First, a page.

Ever since their first youth game, NHL players have been used to playing in front of crowds, even if it was just a smattering of parents and family members in the stands. The COVID-19 pandemic robbed them of that joy for nearly a year as the arenas were empty and the postseason in August and September was held at neutral-site rinks.
Which is why Thursday night’s game against the Devils at Nassau Coliseum was so significant for the Islanders. It marked the first time this season fans were allowed into their building as the organization hosted 1,000 Northwell Health front-line workers and their families in appreciation for their dedicated work and sacrifices through the pandemic.
The Islanders’ first game in front of fans — a sellout of 1,800 — was a 2-1 win at Prudential Center on March 2 as the Devils opened their doors for the first time to a crowd limited to 10% of that building’s capacity.
"That’s why we play the game," right wing Jordan Eberle said. "That’s what makes it so exciting when you get the fans in the stands. We had a little bit of it in New Jersey the other night and you could feel the atmosphere a little bit. Super excited to get back to that. I know the Long Island faithful, there’s some excitement how well we’re doing. We want to continue to do that and give them something to cheer about. I know all the guys in the room are super excited for the faithful to get back."
The Islanders entered Thursday’s game, which concluded a five-game homestand, in first place in the East Division with a six-game winning streak and an 8-0-1 streak.
Their first game in front of paying season-ticket holders will be next Thursday against the Flyers. The Coliseum is also allowed to host at 10% of capacity so 1,391 tickets were made available.
"It’s really exciting," defenseman Ryan Pulock said. "Just in general that they’re able to bring fans back, and, for us, to have our fans back in the building. It’s big for us. We like to feed off that momentum. Obviously, it’s a limited amount but I’m sure they’ll be there ready to bring the noise. So, we all look forward to that."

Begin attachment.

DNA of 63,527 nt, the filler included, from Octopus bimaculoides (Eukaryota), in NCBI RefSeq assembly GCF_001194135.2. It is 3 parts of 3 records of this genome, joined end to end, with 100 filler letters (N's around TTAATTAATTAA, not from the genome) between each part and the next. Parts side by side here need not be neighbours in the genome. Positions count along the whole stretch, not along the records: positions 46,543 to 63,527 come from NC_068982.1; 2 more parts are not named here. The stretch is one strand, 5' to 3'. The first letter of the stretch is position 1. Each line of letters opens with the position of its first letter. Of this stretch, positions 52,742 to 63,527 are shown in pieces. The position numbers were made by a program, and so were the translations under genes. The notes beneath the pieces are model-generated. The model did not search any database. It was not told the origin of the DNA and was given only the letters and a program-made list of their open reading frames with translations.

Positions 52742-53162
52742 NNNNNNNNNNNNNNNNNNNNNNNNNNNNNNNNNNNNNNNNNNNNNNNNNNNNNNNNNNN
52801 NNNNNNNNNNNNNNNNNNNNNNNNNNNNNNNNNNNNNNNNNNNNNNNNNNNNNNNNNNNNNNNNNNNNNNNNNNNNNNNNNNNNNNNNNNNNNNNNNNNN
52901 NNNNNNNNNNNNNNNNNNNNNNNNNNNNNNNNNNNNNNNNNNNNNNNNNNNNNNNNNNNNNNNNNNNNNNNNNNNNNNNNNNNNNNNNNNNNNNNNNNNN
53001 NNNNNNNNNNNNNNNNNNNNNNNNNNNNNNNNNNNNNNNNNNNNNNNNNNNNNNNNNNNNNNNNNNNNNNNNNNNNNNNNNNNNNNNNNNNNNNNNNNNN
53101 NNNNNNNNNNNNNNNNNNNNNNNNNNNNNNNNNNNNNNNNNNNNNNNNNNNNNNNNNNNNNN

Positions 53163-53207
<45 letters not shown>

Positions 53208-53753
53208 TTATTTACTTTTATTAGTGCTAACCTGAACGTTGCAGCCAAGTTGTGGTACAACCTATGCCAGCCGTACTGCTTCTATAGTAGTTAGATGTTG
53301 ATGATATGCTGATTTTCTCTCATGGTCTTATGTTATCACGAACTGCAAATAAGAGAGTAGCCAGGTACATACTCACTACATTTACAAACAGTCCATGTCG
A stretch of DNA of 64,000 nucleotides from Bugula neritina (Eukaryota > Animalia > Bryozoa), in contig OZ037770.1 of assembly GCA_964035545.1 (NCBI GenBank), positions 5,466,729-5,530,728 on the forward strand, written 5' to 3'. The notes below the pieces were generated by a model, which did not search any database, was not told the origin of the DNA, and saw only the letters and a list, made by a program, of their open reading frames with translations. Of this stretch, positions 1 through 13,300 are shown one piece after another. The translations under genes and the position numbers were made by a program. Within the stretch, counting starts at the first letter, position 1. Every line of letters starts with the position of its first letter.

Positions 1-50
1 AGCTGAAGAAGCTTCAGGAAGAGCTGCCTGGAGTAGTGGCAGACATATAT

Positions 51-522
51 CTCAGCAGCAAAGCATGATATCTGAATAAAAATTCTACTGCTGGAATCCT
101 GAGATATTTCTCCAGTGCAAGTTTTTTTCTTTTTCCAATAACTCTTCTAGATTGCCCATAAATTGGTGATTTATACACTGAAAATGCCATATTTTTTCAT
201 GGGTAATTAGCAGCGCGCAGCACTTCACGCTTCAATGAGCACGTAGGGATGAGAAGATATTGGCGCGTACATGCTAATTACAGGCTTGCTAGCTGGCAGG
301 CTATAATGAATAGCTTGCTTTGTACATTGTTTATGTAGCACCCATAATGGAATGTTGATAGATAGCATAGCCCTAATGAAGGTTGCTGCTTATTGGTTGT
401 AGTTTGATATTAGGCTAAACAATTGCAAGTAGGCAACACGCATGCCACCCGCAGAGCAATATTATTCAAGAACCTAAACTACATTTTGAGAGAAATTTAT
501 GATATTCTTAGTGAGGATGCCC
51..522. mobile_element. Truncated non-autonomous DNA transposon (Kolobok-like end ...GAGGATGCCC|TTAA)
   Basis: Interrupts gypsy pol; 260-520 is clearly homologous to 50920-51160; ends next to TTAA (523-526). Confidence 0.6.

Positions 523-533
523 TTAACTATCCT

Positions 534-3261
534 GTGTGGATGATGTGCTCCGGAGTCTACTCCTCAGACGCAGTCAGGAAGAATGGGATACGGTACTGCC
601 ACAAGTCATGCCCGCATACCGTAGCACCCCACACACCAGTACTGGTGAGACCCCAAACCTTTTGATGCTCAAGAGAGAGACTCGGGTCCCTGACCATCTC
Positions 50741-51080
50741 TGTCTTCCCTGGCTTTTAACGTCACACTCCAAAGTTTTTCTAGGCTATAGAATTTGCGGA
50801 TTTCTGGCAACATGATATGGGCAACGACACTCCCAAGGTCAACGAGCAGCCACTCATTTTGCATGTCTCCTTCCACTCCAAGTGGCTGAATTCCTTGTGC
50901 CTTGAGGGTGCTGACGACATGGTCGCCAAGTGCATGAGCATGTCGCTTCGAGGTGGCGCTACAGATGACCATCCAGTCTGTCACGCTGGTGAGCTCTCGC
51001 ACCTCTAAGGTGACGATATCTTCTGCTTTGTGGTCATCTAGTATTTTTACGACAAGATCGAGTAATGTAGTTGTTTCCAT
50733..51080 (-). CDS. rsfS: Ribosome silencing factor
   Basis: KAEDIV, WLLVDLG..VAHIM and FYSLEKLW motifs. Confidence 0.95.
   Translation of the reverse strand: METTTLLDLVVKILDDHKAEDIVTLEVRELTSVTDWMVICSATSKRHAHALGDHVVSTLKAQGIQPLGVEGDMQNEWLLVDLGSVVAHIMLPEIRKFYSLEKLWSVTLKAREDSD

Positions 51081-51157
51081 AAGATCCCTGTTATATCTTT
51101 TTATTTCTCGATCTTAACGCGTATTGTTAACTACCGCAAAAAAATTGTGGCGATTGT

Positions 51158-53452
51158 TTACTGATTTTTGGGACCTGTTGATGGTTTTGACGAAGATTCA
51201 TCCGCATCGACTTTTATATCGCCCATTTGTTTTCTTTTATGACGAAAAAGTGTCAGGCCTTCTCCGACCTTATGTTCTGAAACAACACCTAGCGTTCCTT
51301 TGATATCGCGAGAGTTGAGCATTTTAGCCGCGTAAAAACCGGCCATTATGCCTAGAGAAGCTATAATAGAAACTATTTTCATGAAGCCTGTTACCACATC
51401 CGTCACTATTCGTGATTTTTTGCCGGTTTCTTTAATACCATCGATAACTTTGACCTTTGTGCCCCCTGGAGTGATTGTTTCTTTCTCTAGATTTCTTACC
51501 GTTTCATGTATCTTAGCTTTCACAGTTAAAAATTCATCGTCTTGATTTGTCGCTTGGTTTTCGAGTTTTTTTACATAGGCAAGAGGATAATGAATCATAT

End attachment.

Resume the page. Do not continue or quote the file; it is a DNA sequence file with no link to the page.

Added coach Barry Trotz, "It’ll be nice. It really will, because there’s an energy that the fans bring to our game, to the players, to the atmosphere that you can’t replicate. I know the NHL and TV is doing an absolutely great job of providing that [with fake crowd noise]. But the in-the-rink experience will be needed for the players, for every 31 teams that are playing."
The chance to first play in front of the Northwell Health front-line workers was important to the Islanders.
"To be playing in front of our home fans, it’s going to be very special," defenseman Nick Leddy said. "The occasion tonight will make it even more special.
"Extremely special. First responders, the dedication, what them and their families have gone through, it will definitely make it more special for us. The biggest thing is I just want to say thank you to them for their dedication, hard work and the risk they’ve taken for the last year. I know me and the team really appreciate it for sure."
Center Brock Nelson added, "It will be nice to give back a bit for what they’ve been doing for everybody to make it. It will be nice to have some action. Some noise. Some real noise, not the generated noise. Hopefully, we can feed off of that."